Interesting about Schobinger saying he went left. "Left" is relevant to the direction faced, so left of what? I don't have that J12 book yet (they wouldn't ship to the US when I tried ordering it so I've been searching for it elsewhere) so if you have time, Olham, could you please quote what he says about getting to the field? Seems to me the pilots would just walk straight down that canopied lane to reach the planes, although they certainly could have cut east behind the chateau and then back north along the lane that ran the east perimeter of the trees (along which, at the north end, that famous J11 photo was taken with MvR and his D.III).

 

We're getting hammered by a serious lightning storm so I'm outta here.

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Hi, Jim

Thanks for all the details. You must be right there - anything else wouldn't make sense really.

Now, Schobinger didn't directly say, he walked west. Schobinger worked on the book with the

author, Michael Schmeelke (there's even a photo of both men, taken in 1986. Schobinger died

three years later). And in the book is this photograph, that you show above. The text next to it

reads: Aerial photograph of Roucourt castle; the airfield of Jasta 12 was left of the bordering

forrest in the upper picture part.

I can only assume, that some things have been exchanged between the two men via telephone,

and that Schobinger thought, they talk about the airfield location in relationship to the forrest as

seen from the airfield, looking towards the castle.

Jim, if you want that book, I can try to get it for you. You could pay book and shipping via PayPal,

if you use it, as I do. Send me a PM, if you want me to care for that. Thanks again for all.

Edited by Olham

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Hey Guys,

 

The airfield was to the right of the forest as seen on Jim´s old aerial photograph.

 

Apparently, there were/are two different types of crops which produce two different shades of green; one light and one dark.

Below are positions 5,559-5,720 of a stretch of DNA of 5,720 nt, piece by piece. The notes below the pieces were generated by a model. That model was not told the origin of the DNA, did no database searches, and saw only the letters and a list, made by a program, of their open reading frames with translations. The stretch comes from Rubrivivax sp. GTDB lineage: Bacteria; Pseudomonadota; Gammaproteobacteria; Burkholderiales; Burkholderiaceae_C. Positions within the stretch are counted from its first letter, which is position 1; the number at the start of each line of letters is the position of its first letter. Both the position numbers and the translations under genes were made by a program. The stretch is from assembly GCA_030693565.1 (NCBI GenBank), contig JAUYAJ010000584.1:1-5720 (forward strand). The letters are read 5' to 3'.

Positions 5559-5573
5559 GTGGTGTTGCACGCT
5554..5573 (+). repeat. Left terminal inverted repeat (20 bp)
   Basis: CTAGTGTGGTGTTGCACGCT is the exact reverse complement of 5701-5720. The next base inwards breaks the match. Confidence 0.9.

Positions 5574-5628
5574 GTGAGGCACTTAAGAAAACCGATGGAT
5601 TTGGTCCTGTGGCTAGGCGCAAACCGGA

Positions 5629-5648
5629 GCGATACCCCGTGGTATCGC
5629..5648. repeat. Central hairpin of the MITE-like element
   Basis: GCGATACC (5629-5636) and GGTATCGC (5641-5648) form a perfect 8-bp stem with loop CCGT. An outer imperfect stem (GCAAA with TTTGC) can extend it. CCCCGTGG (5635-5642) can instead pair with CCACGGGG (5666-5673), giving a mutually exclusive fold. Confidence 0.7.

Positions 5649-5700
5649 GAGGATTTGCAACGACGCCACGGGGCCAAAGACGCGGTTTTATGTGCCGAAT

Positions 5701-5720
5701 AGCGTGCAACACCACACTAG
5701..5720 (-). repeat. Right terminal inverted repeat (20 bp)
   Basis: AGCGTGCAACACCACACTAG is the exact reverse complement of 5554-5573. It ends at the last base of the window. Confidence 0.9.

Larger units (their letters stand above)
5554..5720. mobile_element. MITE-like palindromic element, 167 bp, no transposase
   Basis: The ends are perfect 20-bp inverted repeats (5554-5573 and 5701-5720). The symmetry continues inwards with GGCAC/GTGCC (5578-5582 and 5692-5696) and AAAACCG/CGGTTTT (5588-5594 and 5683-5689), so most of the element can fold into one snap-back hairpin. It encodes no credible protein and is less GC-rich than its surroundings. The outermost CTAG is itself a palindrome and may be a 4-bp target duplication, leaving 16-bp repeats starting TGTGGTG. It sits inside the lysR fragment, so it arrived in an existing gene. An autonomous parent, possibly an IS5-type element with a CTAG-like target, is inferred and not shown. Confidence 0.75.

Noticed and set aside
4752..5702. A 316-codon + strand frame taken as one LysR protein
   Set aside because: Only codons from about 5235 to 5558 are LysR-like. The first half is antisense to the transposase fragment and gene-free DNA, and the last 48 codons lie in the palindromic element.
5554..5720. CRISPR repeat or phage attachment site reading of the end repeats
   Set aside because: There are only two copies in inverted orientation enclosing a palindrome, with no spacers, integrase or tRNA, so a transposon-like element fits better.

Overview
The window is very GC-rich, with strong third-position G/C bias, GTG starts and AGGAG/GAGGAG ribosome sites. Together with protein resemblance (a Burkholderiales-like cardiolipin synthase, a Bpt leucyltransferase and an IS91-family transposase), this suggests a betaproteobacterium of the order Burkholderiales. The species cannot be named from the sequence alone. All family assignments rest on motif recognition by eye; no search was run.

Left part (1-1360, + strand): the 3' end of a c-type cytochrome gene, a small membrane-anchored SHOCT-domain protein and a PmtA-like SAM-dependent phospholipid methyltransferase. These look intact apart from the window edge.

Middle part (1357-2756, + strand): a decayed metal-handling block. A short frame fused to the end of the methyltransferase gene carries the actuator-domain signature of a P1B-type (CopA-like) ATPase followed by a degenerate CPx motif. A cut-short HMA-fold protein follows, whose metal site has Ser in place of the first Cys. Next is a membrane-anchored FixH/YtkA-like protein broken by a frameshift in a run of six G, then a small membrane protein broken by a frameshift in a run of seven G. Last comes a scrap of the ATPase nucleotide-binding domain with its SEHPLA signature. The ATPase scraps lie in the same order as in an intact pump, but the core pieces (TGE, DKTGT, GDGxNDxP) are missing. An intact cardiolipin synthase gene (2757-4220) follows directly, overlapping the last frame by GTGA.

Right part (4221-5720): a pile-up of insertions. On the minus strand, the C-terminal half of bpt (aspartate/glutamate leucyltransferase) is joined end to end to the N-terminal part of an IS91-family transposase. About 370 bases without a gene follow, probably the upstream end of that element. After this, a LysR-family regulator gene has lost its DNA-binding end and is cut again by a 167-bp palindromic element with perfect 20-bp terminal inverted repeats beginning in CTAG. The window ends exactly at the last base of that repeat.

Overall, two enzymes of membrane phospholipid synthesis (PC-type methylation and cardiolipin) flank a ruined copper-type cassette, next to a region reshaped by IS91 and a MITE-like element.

You can see the two shades of green on this Jasta 12 photo that are divided by the dotted arrows, forming an apex (red dot). Lighter shade above the dotted lines, and darker below them

 

jasta122toneshe2.jpg

 

 

 

You can clearly see the two shades on this Jasta 11 phot. Dark above, light below, and the"apex" clearly visible.

 

j11ajc1.jpg

 

 

Amazingly, this survives until today. You can distinguish the two areas and the apex too! The yellow line indicates the direction of the Jasta 11 photo. P is where the photographer was located, and H where the hangars were in tha Jasta 11 photo.

 

roucourt2tonescq0.jpg

 

 

 

George

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Hi, guys,

 

Sorry it's been a bit since I've been here to reply.

 

'''

 

Interesting about Schobinger saying he went left. "Left" is relevant to the direction faced, so left of what?

 

....

 

 

That's the point, I'd hazard, that getting to the bottom of would yield interesting information. If one allows that the 'drome was to the right as all the evidence indicates AND one allows that Schobinger remembered accurately... then which way did he walk? Answer that and one can truly step in his footsteps, and those of MvR and many others.

 

Good to hear from you again JFM. Your posts here (or on the CK site) are never less than richly informative.

Edited by Dej

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Absolutely fascinating thread. Very informative and educational. I luv this form of 'detective' work, congratulations to all for contributing. Really adds to the interest of OFF, and greatly enhances flying in the game.

 

Another reason why I like this thread is that it includes details of the field where my favourite aeroplane colourscheme operates ie Schobinger's beautiful Albatross D.V. It's odd how that, out of all the many varied scheme's used, this is the one that captures my imagination the most.